LYNX: Squirrels will be breakfast

editorial image

I read your article about the proposed release of the lynx in the borders, (Northumberland Gazette, August 4).

I was very dismayed. Initially I thought it might be interesting, but the longer the idea went through my mind the more ridiculous the scheme is.

Firstly, we have been for the last 40 years trying to preserve the red squirrel in the border country as it has been lost from the south of England.

Some years ago, the goshawk was released in the Kielder forest without consulting us. That bird likes red squirrel for breakfast and very quickly spread throughout the county. The red squirrel has survived that.

However, the lynx is a major hunter and climbs trees. It likes roe deer for breakfast, but if short, any small mammal will do.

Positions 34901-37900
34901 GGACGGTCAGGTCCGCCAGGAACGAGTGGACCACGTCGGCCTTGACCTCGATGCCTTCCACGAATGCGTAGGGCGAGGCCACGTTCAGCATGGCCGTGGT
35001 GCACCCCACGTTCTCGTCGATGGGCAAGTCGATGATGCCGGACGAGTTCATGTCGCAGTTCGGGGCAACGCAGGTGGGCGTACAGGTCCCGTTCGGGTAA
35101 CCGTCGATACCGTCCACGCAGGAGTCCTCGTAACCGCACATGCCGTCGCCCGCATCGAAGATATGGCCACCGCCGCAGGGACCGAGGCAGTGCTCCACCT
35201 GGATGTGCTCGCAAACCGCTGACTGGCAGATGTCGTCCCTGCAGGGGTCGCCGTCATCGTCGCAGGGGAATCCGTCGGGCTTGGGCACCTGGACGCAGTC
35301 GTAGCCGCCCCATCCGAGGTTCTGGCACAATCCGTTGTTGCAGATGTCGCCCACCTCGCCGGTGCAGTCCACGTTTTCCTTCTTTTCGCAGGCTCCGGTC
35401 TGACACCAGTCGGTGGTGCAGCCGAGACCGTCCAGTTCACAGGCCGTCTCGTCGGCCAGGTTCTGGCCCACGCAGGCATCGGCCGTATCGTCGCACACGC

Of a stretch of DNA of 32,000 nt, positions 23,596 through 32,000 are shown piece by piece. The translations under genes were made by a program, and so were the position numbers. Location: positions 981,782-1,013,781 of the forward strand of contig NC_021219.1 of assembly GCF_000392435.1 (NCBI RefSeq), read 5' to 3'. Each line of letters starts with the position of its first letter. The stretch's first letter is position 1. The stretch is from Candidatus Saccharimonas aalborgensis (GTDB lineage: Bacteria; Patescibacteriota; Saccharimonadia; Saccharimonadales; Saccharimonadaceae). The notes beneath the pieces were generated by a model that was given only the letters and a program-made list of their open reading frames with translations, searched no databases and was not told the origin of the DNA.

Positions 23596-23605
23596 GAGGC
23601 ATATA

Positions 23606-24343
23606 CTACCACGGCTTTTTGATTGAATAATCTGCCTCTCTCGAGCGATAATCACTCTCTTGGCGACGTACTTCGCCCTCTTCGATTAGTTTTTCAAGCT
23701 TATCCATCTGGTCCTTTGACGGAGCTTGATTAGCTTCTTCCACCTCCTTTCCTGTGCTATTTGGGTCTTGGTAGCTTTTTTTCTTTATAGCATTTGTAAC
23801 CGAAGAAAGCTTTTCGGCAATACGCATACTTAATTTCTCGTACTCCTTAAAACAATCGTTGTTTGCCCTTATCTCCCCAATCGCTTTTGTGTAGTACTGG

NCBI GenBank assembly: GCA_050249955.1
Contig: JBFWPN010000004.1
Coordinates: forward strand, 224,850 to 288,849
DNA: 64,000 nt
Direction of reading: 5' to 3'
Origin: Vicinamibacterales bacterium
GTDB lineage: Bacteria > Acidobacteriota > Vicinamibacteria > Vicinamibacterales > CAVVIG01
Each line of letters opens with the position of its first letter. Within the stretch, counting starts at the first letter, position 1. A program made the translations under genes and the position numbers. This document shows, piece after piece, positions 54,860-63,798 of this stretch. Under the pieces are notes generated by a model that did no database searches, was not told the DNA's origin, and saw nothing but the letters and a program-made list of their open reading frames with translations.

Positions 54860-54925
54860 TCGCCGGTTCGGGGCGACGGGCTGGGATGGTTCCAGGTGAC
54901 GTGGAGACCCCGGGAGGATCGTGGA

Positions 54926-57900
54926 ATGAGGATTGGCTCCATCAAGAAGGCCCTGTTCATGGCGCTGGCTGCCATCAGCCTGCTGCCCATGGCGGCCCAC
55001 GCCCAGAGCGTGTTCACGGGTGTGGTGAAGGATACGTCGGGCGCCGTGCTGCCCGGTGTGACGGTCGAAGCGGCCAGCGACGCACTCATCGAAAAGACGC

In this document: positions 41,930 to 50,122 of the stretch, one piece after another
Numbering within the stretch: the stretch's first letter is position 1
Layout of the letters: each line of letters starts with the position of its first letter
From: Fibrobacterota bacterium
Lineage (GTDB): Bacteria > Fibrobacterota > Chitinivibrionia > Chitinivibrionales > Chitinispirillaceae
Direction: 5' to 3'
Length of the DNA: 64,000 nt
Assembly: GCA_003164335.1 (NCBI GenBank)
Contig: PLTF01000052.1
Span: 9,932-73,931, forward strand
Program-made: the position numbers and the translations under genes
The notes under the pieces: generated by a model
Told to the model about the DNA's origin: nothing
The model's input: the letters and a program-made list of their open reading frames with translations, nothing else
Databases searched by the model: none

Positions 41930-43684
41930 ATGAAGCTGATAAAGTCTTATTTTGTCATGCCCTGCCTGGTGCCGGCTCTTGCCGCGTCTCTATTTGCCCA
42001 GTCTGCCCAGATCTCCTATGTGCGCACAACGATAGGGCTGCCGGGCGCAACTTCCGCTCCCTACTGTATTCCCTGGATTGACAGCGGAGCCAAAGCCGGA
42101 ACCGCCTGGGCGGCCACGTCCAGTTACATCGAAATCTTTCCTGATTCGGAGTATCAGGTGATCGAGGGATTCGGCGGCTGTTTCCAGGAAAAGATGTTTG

How safe would the young be in the nest if there was a very late spring like this year?

The lynx disappeared about 600AD to 800AD so it has been out of England for over a millennium.

Whenever an unusual animal is identified it is protected and I have no doubt that this cat would be too.

We have enough trouble with the overpopulation now of the badger and, while it might make the lynx’s breakfast, I wouldn’t care to rely on it to restrict the population.

I would suggest that if the Lynx UK Trust has too many animals in captivity now it looks to release them on some remote island after carefully checking the other species there.

Anne Wrangham,